Netflix has become an indispensable part of modern romance. It’s a seduction aid at first, and then a binge-able backdrop for couples in nesting mode. (Nestflix, anyone? No?) The streaming platform loomed much larger, however, over Paul Rust and Lesley Arfin's love lives than most. The pair had to plan their wedding during the production of their new series, Love, which they created partly based on their own relationship.
"You can roll your eyes, but it is actually very romantic to be able to sit down and make something together and be proud of the work you've done together," Rust says. "If anything, it made me more hungry for the marriage and for the wedding to happen."
Arfin and Rust met at a birthday party around five years ago and became an unlikely item. She’s a writer for Girls whose achingly hip past includes a stint at Vice in its early days and the confessional memoir, Dear Diary; he’s a former Midwesterner with a deep improv background who wrote the new Pee Wee Herman movie with Paul Reubens. Sometime after they’d become an established couple, Rust’s manager suggested the two write something together about their relationship. Both found the possibility intriguing and began kicking around ideas. The show they ended up making, with Judd Apatow on board, was not only different from how they’d originally conceived it, but different from any love story told on TV or in film.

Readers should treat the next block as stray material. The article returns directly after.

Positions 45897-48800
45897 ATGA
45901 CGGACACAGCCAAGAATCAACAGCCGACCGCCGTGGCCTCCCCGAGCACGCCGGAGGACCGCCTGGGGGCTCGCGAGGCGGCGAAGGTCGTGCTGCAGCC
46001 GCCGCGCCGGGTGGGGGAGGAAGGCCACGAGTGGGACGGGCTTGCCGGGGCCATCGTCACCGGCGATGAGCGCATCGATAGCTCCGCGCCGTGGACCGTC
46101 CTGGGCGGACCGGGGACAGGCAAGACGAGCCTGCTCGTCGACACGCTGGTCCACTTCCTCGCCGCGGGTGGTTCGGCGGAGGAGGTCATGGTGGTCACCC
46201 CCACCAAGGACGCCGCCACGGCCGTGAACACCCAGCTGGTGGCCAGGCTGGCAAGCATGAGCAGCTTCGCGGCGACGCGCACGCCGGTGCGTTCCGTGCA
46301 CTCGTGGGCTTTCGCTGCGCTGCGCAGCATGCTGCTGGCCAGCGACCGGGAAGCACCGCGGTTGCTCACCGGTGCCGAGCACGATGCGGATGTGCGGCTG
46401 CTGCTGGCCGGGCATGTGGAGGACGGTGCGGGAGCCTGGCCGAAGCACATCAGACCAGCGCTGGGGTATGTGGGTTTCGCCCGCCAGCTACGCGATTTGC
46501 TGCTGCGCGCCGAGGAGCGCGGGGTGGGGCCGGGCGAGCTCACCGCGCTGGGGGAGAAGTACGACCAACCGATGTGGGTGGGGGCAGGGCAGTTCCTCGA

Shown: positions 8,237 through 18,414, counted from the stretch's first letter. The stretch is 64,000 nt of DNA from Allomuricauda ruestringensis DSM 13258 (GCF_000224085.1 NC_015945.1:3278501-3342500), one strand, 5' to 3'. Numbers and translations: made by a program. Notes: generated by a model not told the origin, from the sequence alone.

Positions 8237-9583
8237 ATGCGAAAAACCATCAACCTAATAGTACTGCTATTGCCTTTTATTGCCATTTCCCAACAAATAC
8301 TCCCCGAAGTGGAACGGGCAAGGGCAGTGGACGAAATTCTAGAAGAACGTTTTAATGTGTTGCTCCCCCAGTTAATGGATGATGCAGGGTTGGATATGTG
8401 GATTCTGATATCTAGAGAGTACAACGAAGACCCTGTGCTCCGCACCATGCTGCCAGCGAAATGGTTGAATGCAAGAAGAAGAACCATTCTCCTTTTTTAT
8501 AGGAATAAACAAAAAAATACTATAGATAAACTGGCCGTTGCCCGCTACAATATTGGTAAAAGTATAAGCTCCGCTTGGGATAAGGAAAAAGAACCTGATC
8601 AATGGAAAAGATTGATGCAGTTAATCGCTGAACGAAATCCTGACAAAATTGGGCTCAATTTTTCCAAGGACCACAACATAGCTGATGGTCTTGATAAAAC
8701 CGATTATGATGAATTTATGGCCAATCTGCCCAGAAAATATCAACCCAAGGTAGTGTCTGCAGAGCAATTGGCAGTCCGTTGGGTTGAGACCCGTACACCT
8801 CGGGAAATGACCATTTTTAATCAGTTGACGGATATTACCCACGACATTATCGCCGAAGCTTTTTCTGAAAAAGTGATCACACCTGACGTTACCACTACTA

For one thing, the two originally intended to write a movie together, and not a series. For another, the autobiographical element ultimately become diluted into a small chunk of the show’s DNA. And what separates the show from any seemingly similar titles is that it’s the closest any project has come yet to depicting how a relationship forms in real time. Love unfolds at an even more compressed pace than Breaking Bad, which spanned just two years over the course of its five seasons. By the time viewers get to the end of Love’s first 10 episodes, they’ll feel as though they’ve been right there with the main characters, Gus and Mickey, every step of the way—even if the running time breezes by.